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Airbus Wins First Order for New Freighter as Air Cargo Booms

Order from Air Lease for seven cargo variants of A350 marks Airbus’s push into market long dominated by Boeing

SE booked its first order for a newly launched wide-body freighter, pushing into a market dominated by rival Boeing Co. at a time when air cargo is booming.

The deal is for seven freighter variants of Airbus’s A350. The jet maker announced the plane in July, opting to launch it without any customers. The company said at the time that airlines and specialist cargo operators had asked it for a new freighter.

Shipments of medical supplies and personal protective gear gave cargo an early-pandemic boost, bolstered by a lockdown-fed boom in e-commerce. More recently, manufacturers around the world have turned increasingly to airfreight to bypass snarled ports, packed ships and trucking shortages that have delayed cheaper cargo delivery by land and sea.

Two of the world’s largest container shipping companies, A.P. Moeller-Maersk A/S and CMA CGM SA, have ordered new Boeing 777 freighter jets this year, citing the need to have air-cargo options for customers.

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United Airlines Is Fined $1.9 Million for Runway Delays

The airline faced a similar fine in 2012 over the Transportation Department’s tarmac-delay rule

The Transportation Department said it fined United Airlines Holdings Inc. UAL 0.86% $1.9 million for violating the department’s rule prohibiting long tarmac delays, the largest fine it has issued for such violations.

The department on Friday said its Office of Aviation Consumer Protection found that between December 2015 and February 2021 the airline allowed 20 domestic flights and five international flights to remain on the tarmac at various U.S. airports for lengthy periods without providing passengers the opportunity to deplane. The delays affected 3,218 passengers, the agency said.

A United spokesman said the 25 flights were out of nearly 8 million flights operated by United and United Express during the time frame. Since 2015, the company has implemented a diversion-monitoring system that identifies available airports for a flight affected by weather, and it has invested in ground-service equipment, he said.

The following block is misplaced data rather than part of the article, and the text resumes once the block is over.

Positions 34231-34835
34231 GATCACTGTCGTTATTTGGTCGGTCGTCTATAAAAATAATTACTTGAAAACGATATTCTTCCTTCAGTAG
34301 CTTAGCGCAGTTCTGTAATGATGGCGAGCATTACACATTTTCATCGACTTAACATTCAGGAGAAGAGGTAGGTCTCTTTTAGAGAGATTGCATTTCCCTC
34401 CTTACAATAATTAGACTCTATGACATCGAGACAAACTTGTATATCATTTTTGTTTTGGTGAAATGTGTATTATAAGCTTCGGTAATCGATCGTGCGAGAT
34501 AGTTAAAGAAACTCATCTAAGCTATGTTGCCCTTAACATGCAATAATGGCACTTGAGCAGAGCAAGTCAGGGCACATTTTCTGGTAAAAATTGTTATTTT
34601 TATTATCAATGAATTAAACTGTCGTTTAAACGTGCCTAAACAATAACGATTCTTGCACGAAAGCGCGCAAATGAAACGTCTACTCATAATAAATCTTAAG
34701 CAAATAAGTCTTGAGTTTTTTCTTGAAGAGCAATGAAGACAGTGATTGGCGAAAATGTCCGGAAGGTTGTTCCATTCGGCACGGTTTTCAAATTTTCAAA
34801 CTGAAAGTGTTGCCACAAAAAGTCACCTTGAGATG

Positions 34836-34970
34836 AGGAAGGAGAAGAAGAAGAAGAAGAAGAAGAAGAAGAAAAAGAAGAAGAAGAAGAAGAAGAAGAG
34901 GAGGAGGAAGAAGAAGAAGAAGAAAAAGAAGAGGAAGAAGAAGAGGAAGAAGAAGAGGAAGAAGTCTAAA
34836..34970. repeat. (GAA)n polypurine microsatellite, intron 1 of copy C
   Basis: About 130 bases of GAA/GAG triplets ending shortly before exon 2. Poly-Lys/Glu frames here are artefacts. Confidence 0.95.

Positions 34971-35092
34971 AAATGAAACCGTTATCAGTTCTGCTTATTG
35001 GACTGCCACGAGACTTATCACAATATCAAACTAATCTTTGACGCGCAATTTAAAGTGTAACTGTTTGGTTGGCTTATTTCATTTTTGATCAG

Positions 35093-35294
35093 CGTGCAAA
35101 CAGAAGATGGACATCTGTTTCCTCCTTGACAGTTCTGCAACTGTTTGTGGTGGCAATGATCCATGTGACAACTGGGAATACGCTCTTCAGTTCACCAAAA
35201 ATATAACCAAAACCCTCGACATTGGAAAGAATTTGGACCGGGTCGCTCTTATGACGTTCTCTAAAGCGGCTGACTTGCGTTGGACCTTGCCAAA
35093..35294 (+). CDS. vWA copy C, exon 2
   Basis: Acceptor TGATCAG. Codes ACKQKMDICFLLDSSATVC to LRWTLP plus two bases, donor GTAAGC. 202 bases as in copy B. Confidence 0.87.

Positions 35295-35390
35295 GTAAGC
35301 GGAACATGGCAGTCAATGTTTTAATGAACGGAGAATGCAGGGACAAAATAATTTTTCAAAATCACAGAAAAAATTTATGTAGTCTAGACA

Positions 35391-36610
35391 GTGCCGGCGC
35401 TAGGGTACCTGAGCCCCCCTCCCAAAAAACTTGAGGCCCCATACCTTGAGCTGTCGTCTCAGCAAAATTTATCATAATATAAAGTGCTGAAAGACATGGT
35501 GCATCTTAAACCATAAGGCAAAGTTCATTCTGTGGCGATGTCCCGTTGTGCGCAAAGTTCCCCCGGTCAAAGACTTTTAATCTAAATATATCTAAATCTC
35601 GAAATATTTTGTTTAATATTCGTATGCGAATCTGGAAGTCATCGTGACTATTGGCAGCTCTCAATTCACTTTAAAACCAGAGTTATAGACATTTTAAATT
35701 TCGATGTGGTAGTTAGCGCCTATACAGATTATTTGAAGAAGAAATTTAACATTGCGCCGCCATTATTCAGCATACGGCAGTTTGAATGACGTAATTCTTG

“We remain committed to fully meeting all DOT rules and will continue identifying and implementing improvements in how we manage difficult operating conditions while maintaining the safety of our customers and employees,” the spokesman said.

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New FAA Technology Aims to Speed Takeoffs of Planes Idling on Runways

Aviation regulator plans to roll out tools meant to cut down delays before departure

The top U.S. aviation regulator is betting a new suite of software will help ease a longtime frustration for airline passengers: being stuck on a plane that is waiting to get to a runway for takeoff.

The Federal Aviation Administration plans to deploy in the next several years new software at airports that is meant to make it easier to calculate when a plane can travel out to a runway and depart, agency officials said Tuesday.

At Charlotte Douglas International Airport in North Carolina, the system reduced delays by more than 900 hours in all during a four-year testing period, or an average of 15 minutes of wait time each for around 3,600 departing flights, according to the FAA. Carriers also saved on fuel and lowered carbon emissions by avoiding idling, the agency said.

The FAA plans to incorporate the new tools into a system for managing plane traffic at airports the agency had developed as part of its efforts to modernize air transportation, officials said.

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What Science Knows Now About the Risk of Covid-19 Transmission on Planes

New research has uncovered when chances are higher, including during meal service. Overall risks appear to remain relatively low, but newer variants may change that equation.

Fliers have yearned for reliable data on the risks of air travel since the pandemic began. Recent research on Covid-19 transmission on flights suggests that airlines could adopt new policies to better protect their passengers.

Scientists have found a sharp increase in possible spread during in-flight meal service when everyone has masks off. They’ve also learned more about the importance of precautions during boarding and deplaning.

The chances of viral spread aboard planes remain very low. But papers published in medical journals suggest they may not be as low as suggested earlier in the pandemic.

“It’s still, at this point, safe to travel if you take proper precautions,” says Mark Gendreau, chief medical officer at Beverly Hospital near Boston and an expert in aviation medicine. “I do think it could be safer.”

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